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Nov 08 2014

EFF Presents Secure Messaging Scorecard

Inspired by the ongoing debate about online privacy and confidential communication, the Electronic Frontier Foundation (EFF) has launched a new program to test the trustworthiness of instant messengers and online chat programs. The so-called Secure Messaging Scorecard is part of a greater "Campaign for Secure & Usable Crypto."

Back in the 1990s, one of the things that turned being online into such a groundbreaking experience was that all of a sudden you could exchange text messages – or "chat" – with people from all over the globe, in real time and at no extra cost. All you had to do was fire up an IRC client or instant messenger, and soon you'd feel wired to the world. Chat was, in fact, one of the web's first true "killer applications," and so it wasn't surprising at all to see major software vendors and service providers jump the bandwagon and serve up a host of (often incompatible) client programs. Soon afterwards, these vendors and providers began to incorporate chat clients into their products for corporate use – as it seemed to no avail, because at first only few companies felt comfortable using the new communication channel.

Fast forward round about 20 years, and you land in a world where a larger (and in many cases the greater) part of our social lives is spent online and where unified, cross-platform communication turns out to be as commonplace as phone calls in the 1960s and 1970s. We read and write emails as well as IM and text messages right after we wake up, before we go to bed, and at any point in between, while at home, in the office or on the go. And the more we rely on these communication tools, the more we expect that our rights to confidentiality and privacy be respected. At the same time, we also know that there'll always be someone willing to disregard that wish – and it doesn't really matter whether that someone is an online fraudster, tabloid journalist or state-backed hacker. Consequently, more and more users are starting to look for secure IMs and chat apps, but have trouble finding a piece of software that meets their requirements.

Benchmark for Privacy Protection
In this uncomfortable situation, help comes from the EFF, which has just revealed its new "Secure Messaging Scorecard" during the first days of November. Designed to provide some much-needed basic orientation, the service is supposed to work as a kind of benchmark that evaluates the degree to which popular "chat clients, text messaging apps, email applications, and technologies for voice and video calls" protect the confidentiality and privacy of online communications. For the first round, the EFF experts tested 39 popular tools – from AOL's AIM through Skype and WhatsApp to Yahoo Messenger – and came up with a frustrating result: in the end, only six pieces of software (15.4 percent) were rated as "secure," whereas more than four fifths fail the user in at least one of seven crucial regards. In other words, the bulk of IMs, chat apps etc. doesn't qualify for personal, much less professional or corporate use – and nearly one third deserve a huge warning sign painted across their respective download sites.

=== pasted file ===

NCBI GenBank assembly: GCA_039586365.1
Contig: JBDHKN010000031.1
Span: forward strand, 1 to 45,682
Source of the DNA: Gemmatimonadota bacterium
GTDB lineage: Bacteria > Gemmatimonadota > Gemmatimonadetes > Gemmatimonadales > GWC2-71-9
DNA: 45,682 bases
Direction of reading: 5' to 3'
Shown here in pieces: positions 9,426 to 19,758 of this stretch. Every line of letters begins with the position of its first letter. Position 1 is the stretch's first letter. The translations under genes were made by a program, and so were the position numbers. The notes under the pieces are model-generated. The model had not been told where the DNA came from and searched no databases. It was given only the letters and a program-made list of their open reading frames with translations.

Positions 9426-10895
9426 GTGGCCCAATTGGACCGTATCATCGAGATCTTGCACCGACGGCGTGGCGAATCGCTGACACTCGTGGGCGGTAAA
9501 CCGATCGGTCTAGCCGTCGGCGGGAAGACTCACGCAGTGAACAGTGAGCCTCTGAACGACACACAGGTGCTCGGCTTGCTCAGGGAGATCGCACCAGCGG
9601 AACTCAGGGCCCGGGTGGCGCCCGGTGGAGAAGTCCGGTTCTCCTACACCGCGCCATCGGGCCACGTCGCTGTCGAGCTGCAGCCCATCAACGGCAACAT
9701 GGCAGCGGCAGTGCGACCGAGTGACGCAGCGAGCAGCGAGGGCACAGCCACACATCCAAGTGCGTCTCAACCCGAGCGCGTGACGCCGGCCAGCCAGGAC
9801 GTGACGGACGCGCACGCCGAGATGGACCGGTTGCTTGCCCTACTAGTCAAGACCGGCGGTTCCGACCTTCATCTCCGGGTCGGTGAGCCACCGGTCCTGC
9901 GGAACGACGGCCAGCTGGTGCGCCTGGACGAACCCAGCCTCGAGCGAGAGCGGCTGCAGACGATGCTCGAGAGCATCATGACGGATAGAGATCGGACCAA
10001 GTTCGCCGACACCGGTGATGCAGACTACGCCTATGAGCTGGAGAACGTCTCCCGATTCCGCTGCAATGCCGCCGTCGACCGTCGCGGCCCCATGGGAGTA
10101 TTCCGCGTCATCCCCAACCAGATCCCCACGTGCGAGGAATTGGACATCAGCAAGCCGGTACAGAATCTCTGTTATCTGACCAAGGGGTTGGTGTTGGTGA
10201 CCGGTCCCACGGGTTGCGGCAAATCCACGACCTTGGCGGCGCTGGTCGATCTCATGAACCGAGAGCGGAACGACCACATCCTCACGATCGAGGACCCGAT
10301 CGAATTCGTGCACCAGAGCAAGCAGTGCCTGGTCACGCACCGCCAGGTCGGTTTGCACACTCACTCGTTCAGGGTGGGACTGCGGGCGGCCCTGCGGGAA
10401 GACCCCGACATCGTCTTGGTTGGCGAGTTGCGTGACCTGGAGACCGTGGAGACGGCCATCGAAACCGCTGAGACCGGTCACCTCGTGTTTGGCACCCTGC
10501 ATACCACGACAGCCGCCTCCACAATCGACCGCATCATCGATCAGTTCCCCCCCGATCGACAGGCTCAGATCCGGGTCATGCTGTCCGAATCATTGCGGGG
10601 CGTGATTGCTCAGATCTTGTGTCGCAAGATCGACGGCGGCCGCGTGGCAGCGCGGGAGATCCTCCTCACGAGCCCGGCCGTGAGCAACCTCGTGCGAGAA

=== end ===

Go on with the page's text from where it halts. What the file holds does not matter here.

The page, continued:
The six tools that came up with a clean slate are, in alphabetical order: ChatSecure (when combined with Orbot), CryptoCat, Signal/RedPhone, Silent Phone, Silent Text, and TextSecure. All of these reportedly encrypt messages in transit and in a way that is indecipherable for vendors, allow for verifying contact identities, and use Perfect Forward Secrecy (PFS) to prevent retroactive decryption if keys are stolen; in addition, their security designs are properly documented, and their code is open to independent reviews and has recently been audited. Another six either don't use PFS or haven't undergone code audits lately: Adium, Jitsi (combined with Ostel), Mailvelope, Pidgin, RetroShare, and Subrosa. All others failed in both of these respects or more. Unfortunately, this even applies to programs that were previously touted as especially trustworthy, such as GPGTools and Gpg4win (the GNU Privacy Guard implementations for Mac OS and Windows) or Threema. The less surprising part of the results shows that virtually no technology provided by major vendors or ISPs comes without major flaws – for example, Google Hangouts and BlackBerry Messenger only encrypt messages in transit, and two other apps fail to do even that. By contrast, tools like FaceTime and iMessage deliver on most counts, but lack a feature that enables users to verify contact IDs and suffer from Apple's refusal to support independent code checks.

Bold Move with a Few Challenges
The Secure Messaging Scorecard is the first part of a broader "Campaign for Secure & Usable Crypto" the EFF has kicked off in reaction to press publications about international and in many cases illegal mass surveillance. While this is certainly a bold and honorable project, it does present a few challenges of its own. One is that the scorecard designers do not mention security concerns raised with regard to some of the recommended products; another that they list only very few non-U.S. products. Still another issue is that so far the EFF experts have put special emphasis on software for personal use – one would hope that a future scorecard will include more ratings for enterprise-grade products such as Lync, Gmail, or WebEx.

 
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